How to Check whether SELinux is Enabled Disabled?

SELinux (Security-Enhanced Linux) is a security feature built into the Linux kernel. It enables the accessibility for controlling the security policies. It has significant importance to prevent malicious or accidental access to sensitive information.

This guide will illustrate two methods to check whether SELinux is Enabled or Disabled in Linux.

How to Check Whether SELinux is Enabled or Disabled?

SELinux enhances the security of the Linux operating system by providing a means to enforce access controls on files and processes. Let’s check whether SELinux is enabled or disabled:

Prerequisite: Install policycoreutils Package

Before checking the state of the SELinux, install the “policycoreutils” package in the current operating system that provides additional access controls to the system. For this, execute the below script to install the “policycoreutils” package:

$ sudo apt install policycoreutils            # Ubuntu, Debian, LinuxMint
$ dnf install policycoreutils-python-utils    # Fedora
$ sudo yum -y install policycoreutils-python  # CentOS

After the successful execution, let’s check the current state of SELinux.

Method 1: Using the “sestatus” Command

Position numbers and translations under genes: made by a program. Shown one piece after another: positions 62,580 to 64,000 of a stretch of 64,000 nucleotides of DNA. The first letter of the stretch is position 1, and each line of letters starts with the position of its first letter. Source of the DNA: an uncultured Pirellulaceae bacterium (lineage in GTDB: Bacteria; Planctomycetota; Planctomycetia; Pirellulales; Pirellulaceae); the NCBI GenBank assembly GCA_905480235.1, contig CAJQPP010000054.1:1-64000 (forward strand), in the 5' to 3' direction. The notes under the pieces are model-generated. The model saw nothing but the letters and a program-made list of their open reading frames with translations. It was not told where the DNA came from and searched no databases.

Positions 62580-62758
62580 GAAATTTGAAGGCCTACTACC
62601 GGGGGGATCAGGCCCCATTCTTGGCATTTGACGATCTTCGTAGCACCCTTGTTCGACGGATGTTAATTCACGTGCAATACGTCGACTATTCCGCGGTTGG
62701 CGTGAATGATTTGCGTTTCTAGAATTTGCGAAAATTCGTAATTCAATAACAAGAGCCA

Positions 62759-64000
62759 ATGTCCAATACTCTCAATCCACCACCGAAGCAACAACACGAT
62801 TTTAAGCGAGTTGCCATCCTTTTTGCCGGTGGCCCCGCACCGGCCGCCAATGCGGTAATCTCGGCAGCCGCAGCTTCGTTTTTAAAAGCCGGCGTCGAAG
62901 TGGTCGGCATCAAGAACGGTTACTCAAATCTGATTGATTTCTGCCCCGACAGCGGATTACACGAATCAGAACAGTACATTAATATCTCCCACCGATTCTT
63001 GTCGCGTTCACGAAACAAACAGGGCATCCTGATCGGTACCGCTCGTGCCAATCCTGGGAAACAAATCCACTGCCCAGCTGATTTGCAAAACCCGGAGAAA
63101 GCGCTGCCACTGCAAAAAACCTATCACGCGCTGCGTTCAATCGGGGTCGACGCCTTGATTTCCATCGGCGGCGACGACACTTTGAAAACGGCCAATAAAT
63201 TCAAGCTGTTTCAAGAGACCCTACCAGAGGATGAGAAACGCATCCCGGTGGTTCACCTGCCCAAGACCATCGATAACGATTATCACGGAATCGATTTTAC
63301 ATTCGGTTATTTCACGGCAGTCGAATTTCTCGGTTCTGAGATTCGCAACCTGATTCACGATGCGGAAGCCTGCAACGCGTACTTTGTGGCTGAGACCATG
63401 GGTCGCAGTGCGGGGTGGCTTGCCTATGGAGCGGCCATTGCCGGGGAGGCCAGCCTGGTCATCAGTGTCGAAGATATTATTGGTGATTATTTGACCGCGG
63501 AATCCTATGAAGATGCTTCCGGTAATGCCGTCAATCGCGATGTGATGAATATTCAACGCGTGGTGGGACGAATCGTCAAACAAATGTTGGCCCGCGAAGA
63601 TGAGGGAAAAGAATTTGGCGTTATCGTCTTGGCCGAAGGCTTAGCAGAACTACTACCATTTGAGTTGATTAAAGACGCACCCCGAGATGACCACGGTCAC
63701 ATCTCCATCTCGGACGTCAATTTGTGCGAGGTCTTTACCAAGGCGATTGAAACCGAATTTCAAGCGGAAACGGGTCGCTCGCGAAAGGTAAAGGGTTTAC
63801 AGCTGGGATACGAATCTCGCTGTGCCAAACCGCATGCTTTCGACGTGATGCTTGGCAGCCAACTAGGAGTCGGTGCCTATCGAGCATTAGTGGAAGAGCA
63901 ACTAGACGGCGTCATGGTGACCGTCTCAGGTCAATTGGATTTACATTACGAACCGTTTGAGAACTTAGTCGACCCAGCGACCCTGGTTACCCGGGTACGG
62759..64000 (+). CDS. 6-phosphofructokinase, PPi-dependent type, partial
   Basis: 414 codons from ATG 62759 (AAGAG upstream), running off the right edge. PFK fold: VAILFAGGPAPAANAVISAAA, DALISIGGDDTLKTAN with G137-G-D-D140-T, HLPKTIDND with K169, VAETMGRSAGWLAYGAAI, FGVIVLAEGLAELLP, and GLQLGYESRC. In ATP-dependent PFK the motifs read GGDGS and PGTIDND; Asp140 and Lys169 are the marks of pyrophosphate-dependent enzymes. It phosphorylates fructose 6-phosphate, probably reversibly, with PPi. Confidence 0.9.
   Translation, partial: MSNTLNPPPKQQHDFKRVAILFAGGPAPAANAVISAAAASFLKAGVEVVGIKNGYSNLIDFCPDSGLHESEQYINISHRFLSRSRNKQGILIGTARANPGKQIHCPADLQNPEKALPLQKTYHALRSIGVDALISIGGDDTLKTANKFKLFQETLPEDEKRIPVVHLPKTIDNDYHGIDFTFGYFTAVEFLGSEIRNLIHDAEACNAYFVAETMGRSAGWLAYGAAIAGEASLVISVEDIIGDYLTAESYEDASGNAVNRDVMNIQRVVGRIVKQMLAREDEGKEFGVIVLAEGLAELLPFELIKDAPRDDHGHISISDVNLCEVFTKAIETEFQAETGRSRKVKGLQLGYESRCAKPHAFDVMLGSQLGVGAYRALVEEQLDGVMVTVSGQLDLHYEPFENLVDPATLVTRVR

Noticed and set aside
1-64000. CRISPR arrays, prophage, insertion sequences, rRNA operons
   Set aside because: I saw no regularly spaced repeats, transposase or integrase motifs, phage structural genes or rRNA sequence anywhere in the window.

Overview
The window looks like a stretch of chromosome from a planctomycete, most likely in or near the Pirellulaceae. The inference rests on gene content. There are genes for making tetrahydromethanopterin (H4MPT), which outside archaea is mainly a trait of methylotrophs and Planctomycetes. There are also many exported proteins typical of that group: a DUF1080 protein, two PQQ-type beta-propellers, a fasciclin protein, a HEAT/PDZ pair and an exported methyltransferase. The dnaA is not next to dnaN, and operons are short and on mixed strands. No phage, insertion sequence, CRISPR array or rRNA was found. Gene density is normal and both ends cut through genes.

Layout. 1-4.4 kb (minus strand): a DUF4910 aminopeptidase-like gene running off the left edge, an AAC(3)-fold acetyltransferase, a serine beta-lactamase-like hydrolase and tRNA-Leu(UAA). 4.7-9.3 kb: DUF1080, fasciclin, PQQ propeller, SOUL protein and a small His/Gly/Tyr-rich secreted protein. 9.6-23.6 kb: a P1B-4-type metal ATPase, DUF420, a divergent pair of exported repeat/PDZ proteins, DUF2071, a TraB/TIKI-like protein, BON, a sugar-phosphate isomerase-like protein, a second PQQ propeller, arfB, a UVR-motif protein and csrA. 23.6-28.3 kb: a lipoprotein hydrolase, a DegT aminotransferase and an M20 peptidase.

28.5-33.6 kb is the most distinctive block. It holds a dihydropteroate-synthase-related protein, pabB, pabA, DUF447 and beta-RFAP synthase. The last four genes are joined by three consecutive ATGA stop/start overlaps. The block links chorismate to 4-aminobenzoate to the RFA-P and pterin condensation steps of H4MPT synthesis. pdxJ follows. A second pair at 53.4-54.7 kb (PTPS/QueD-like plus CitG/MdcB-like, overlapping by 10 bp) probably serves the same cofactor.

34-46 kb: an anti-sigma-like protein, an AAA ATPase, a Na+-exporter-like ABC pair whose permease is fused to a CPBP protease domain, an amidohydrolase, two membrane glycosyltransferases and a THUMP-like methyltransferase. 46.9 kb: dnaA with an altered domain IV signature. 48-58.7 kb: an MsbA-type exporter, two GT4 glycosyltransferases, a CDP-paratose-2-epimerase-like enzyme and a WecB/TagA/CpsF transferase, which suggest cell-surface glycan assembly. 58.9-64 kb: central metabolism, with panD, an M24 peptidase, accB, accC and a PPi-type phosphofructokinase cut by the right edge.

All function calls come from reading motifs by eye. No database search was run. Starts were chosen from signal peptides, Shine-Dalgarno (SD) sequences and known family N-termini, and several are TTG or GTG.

To check the state of SELinux on a Linux system, the “sestatus” script is utilized. It visualizes the current status of SELinux on the system, including whether it is enabled or disabled:

$ sestatus

The output shows that the current state of “SELinux” is disabled in the operating system.

Method 2: Using the getenforce Command

The “getenforce” is utilized to analyze the current status of SELinux on a Linux system. This command will return one of the following strings: “Enforcing” if SELinux is currently enforcing policies. “Permissive” if SELinux is currently in permissive mode and “Disabled” if SELinux is currently disabled:

$ getenforce

The output is “Disabled“, which means that SELinux is currently disabled policies.

Method 3: Using the “etc/selinux/config” File

Users can check the existing state of SELinux by looking at the contents of the “config” file. This file contains the configuration settings for SELinux, including the system’s current status. For this, nano editor is utilized to access the specified file:

$ sudo nano /etc/selinux/config

You will see a line that says SELINUX=enforcing or SELINUX=permissive or SELINUX=disabled.

  • SELINUX=disabled means SELinux is disabled.
  • SELINUX=enforcing or SELINUX=permissive means SELinux is enabled.

Additionally, users can change the values from “SELINUX=disabled” to “SELINUX=enforcing” or “SELINUX=permissive” according to choice. After that, restart the system to configure all changes in the dependencies files:

$ reboot


Linux offers the “sestatus”, “getenforce” commands, and “etc/selinux/config” files to check the status of SELinux. In this configuration file, “SELINUX=disabled” specify that SELinux is disabled, while “enforcing” and “permissive” values represent that SELinux is enabled. This article has briefly explained two methods to check the current state of SELinux in the operating system.